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The Golden Flashes' fourth-year mentor plans to someday

By Allen MoffRecord-Courier staff writer Published: September 29, 2001 12:00 AM

The Golden Flashes' fourth-year mentor plans to someday soon lift his own squad from the bowels of college football and join Owens as a member of the MAC elite.

But first, Pees has to beat him.

"We have a sizable group of seniors who have never beat Akron, and a sizable group of coaches who have never beat Akron either," said Pees. "I have a tremendous amount of respect for Lee and the job he's done to build Akron's program, and we're trying to accomplish that same goal here. Obviously, we have a long way to go.

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"Right now, we just need a win. And it would be that much sweeter if it's against Akron."

Pees has dropped his first three meetings with the Zips by an average score of 39-19. Kent State led most of the way at the Rubber Bowl in 1999 before a controversial call helped Akron escape with a thrilling come-from-behind 37-34 triumph, while the other two meetings have been lopsided affairs.

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But Saturday's matchup has classic potential.

The Flashes are far better than they've ever been under Pees on both sides of the ball, especially since freshmen phenom Joshua Cribbs has taken over the offensive reins. Cribbs provides a direly needed multi-dimensional weapon at quarterback who strikes fear into the hearts of defenders.

"Michael Vick-type quarterbacks are the wave of the future right now, and Kent's found someone that's pretty close," said Owens. "He's a good athlete with quick feet who throws the ball pretty well, too."

Meanwhile, the Zips are oozing with confidence after more than holding their own both physically and statistically against Big Ten behemoths Ohio State and Purdue.

"This is the best Akron team I've seen so far," said Pees, without hesitation.

While promising young quarterback Charlie Frye and senior tailback Brandon Payne gobble up most of the headlines, Pees is more impressed with the Akron's men in the trenches.

"They have a good scheme for the personnel they have, but their offensive line is what makes them go," said Pees. "Those guys up front are big, strong and experienced."

Akron's line is anchored by 6-foot-4, 297-pound senior left tackle Konrad Dean, who is currently on the Outland Trophy and Lombardi Award watch lists, along with senior right tackle Jeff Grzeskowiak (6-5, 309). They'll battle a KSU front-three that features senior Mark Strickland and junior Roy Attieh, who both played exceptional games last Saturday at West Virginia, and a linebacking corps anchored by senior wrecking ball James Harrison that's beginning to live up to its preseason billing.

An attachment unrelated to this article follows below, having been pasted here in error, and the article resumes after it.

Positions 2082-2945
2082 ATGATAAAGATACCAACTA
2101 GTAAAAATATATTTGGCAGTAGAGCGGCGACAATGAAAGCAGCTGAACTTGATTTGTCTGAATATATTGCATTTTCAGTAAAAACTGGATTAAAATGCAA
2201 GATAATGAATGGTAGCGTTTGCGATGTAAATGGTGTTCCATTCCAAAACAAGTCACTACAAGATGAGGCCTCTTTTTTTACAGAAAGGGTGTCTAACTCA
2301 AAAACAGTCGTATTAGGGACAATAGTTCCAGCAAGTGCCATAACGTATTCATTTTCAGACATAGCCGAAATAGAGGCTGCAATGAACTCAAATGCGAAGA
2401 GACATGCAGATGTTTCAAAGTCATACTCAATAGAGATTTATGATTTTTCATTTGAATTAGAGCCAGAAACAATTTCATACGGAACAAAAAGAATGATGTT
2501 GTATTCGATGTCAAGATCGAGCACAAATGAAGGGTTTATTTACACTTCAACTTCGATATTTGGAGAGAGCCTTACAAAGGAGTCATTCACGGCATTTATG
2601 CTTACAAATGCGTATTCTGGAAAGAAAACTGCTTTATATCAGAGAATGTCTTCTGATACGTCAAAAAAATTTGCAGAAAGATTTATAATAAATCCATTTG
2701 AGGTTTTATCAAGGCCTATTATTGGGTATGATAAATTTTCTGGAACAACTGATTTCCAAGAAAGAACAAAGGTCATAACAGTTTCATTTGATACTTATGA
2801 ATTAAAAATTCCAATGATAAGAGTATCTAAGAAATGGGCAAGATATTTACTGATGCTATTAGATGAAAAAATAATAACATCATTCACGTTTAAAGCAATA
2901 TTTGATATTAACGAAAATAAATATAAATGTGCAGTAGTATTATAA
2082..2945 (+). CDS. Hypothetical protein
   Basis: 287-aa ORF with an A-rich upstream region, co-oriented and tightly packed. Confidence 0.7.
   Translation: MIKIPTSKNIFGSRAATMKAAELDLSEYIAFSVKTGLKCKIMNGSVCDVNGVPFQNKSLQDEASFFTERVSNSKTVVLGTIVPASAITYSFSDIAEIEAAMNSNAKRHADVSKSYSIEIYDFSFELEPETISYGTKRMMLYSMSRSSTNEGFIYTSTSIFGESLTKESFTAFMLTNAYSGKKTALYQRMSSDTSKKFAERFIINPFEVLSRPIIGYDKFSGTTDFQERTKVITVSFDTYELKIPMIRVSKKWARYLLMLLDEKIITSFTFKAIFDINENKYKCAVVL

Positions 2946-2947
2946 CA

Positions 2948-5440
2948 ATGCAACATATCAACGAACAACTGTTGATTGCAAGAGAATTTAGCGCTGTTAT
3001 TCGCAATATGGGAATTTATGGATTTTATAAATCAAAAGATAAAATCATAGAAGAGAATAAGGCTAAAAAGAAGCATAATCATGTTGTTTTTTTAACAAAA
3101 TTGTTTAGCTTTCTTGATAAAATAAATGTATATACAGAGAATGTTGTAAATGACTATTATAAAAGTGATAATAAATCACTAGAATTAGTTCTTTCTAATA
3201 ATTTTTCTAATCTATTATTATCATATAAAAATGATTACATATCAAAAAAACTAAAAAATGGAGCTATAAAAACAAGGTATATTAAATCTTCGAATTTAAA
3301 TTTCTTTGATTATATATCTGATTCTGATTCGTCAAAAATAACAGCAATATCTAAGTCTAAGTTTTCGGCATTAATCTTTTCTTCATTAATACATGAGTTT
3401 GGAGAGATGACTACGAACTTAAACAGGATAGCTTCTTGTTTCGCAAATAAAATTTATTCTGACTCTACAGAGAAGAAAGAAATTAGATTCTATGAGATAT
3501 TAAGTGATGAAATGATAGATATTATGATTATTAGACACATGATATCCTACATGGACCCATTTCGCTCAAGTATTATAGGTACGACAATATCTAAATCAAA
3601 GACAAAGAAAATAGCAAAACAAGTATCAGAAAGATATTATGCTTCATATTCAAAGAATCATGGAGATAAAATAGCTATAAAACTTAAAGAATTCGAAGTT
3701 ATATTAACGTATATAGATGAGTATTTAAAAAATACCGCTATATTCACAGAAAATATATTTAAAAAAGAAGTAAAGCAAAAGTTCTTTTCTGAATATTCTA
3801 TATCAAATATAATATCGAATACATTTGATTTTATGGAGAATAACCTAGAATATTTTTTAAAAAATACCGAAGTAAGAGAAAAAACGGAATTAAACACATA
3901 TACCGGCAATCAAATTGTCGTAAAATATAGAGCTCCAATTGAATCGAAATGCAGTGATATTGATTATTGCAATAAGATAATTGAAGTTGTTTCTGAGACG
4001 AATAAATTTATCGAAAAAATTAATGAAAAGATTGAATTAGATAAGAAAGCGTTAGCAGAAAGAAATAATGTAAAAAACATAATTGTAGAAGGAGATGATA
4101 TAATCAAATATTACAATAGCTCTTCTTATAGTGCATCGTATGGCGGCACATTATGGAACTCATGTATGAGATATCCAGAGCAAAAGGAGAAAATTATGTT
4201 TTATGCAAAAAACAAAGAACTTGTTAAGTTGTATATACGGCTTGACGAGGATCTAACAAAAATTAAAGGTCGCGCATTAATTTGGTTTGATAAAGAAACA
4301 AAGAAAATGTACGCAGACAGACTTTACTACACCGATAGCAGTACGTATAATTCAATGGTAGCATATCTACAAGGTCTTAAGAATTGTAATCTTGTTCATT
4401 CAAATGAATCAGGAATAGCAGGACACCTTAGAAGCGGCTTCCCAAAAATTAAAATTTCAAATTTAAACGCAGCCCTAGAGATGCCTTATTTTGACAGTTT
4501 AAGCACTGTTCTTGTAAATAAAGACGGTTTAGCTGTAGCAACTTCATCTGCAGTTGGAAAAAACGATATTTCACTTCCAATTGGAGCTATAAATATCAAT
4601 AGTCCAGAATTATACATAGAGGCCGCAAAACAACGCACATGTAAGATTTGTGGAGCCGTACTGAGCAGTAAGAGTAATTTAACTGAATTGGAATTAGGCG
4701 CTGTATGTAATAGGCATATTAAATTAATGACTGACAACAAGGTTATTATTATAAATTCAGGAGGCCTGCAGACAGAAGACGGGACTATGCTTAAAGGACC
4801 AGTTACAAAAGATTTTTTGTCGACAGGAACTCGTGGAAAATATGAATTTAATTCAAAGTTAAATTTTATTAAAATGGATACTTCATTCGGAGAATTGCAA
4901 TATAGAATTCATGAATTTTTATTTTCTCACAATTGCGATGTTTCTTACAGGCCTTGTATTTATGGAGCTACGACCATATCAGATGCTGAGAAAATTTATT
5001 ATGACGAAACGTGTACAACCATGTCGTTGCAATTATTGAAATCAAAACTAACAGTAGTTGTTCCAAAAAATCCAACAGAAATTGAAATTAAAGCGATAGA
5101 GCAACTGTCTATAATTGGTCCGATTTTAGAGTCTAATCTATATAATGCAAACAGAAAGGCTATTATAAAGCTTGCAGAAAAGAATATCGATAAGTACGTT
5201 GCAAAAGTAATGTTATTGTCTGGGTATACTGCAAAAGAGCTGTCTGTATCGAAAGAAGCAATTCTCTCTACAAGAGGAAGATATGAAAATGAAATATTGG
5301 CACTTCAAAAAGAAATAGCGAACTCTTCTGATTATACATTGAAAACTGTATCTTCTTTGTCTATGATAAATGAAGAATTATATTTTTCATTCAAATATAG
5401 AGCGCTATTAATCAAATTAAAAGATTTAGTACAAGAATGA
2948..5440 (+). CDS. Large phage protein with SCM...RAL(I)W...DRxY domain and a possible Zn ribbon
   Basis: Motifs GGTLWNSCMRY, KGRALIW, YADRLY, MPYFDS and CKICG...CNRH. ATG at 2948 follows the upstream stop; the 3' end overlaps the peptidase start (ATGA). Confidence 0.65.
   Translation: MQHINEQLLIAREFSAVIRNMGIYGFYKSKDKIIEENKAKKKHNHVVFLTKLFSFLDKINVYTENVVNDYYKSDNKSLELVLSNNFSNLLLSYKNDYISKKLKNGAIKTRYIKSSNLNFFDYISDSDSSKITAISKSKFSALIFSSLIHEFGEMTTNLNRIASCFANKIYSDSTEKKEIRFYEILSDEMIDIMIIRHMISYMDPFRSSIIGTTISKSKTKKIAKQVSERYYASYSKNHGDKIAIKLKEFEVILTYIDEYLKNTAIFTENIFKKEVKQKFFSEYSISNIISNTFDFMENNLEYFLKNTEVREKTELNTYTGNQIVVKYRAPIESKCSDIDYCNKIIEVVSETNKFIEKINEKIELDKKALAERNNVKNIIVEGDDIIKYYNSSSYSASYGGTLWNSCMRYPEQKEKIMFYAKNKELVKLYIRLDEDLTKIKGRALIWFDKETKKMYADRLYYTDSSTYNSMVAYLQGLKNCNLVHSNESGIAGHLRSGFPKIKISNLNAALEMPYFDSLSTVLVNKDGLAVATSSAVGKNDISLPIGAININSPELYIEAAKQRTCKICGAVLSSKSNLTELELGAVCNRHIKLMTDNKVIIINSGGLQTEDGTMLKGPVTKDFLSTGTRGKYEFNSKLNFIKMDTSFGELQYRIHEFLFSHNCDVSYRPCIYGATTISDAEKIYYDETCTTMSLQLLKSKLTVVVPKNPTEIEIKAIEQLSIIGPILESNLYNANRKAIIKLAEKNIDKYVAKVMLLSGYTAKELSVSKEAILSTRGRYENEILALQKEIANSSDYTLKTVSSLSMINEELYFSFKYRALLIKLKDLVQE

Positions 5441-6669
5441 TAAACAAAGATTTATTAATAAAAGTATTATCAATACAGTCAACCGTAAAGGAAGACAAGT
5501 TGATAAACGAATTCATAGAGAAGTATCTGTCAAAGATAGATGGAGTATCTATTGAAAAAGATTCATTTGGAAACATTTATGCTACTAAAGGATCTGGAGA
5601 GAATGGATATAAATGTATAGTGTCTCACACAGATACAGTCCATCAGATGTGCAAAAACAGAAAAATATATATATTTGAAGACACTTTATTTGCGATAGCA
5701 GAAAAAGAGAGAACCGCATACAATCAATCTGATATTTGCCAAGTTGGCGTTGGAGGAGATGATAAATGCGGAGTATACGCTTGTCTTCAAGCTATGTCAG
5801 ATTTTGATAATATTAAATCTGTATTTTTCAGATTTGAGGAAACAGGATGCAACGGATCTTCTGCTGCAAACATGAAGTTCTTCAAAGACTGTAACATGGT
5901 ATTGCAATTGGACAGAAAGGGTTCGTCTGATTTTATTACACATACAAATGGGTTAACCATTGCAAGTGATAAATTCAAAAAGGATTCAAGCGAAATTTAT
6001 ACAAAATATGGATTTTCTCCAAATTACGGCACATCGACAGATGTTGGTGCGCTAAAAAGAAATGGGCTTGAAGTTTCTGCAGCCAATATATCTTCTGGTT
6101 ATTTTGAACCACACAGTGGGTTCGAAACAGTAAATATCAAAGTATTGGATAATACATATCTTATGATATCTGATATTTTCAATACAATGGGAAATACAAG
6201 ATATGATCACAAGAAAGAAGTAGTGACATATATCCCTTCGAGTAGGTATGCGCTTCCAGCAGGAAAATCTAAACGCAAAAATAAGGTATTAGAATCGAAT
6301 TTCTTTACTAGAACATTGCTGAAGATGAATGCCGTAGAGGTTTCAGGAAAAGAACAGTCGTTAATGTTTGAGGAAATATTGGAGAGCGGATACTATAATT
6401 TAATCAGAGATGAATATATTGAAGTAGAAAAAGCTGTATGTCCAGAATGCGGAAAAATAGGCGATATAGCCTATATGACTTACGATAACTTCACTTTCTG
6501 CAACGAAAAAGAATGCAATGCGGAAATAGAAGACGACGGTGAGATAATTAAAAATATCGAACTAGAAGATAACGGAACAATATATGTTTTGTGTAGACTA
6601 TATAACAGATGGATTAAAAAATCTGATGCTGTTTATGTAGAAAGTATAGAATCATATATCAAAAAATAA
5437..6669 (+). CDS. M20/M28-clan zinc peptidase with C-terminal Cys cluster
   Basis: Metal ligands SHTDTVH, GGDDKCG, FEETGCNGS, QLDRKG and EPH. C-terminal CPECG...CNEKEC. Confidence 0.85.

If Pees, his staff and his initial batch of recruits are going to earn that elusive first win over their backyard rivals, Kent State's defense will have to at least slow down a potent Akron offense that's equally effective running and throwing the football.

"I don't know of a more balanced team in the country," said Pees. "We're preparing to play the best offensive team we'll face all year. But we look at this as an opportunity to prove ourselves. To start the MAC season with a win by beating our rival ... you can't ask for a better opportunity."


MORE SCHEDULING SWITCHES ... Kent State has made yet another change to its 12-game 2002 schedule. A road date with national power Virginia Tech has been moved to 2006, and the Flashes will instead travel to I-A Connecticut next year. Kent State will also play home games against Division I-AA schools New Hampshire and Tennessee Tech, and at Ohio State.

The Flashes were originally scheduled to play road games at Ohio State, Virginia Tech, and Central Florida after opening at Youngstown State in '02. Kent State has been taking some abuse from the YSU fans and media for dropping the local I-AA power, but that doesn't concern Pees.

"They can say whatever they want to say. The schedule we had for next year was ridiculous, and we had to do something about it," said Pees. "Name one other I-A school that plays on the road against a I-AA team?"

One and only one such game will be played in 2001: Idaho at Montana.

UP-AND-COMING CROCK ... One of the KSU defensive linemen battling Akron's bruisers Saturday night will be former Southeast High School star Tom Crock, who has started the past two games at right end.

Crock (6-3, 255), a redshirt sophomore, saw limited action a year ago but moved up the depth chart after packing on some pounds during the offseason.

"He's playing earlier than I thought he would, because I didn't think we could put 30 pounds on him and get him up to 255 or 260 this quickly," said Pees. "But Tom's always been a tough guy. He's a blue-collar kid who comes to work every day and doesn't say much."

SORRY, WE'RE CLOSED ... Owens' reaction, when informed that Pees had

decided to close practice this week: "I tell our team practice is closed

all the time, because no one's ever there. I don't want them to think no

one's interested."

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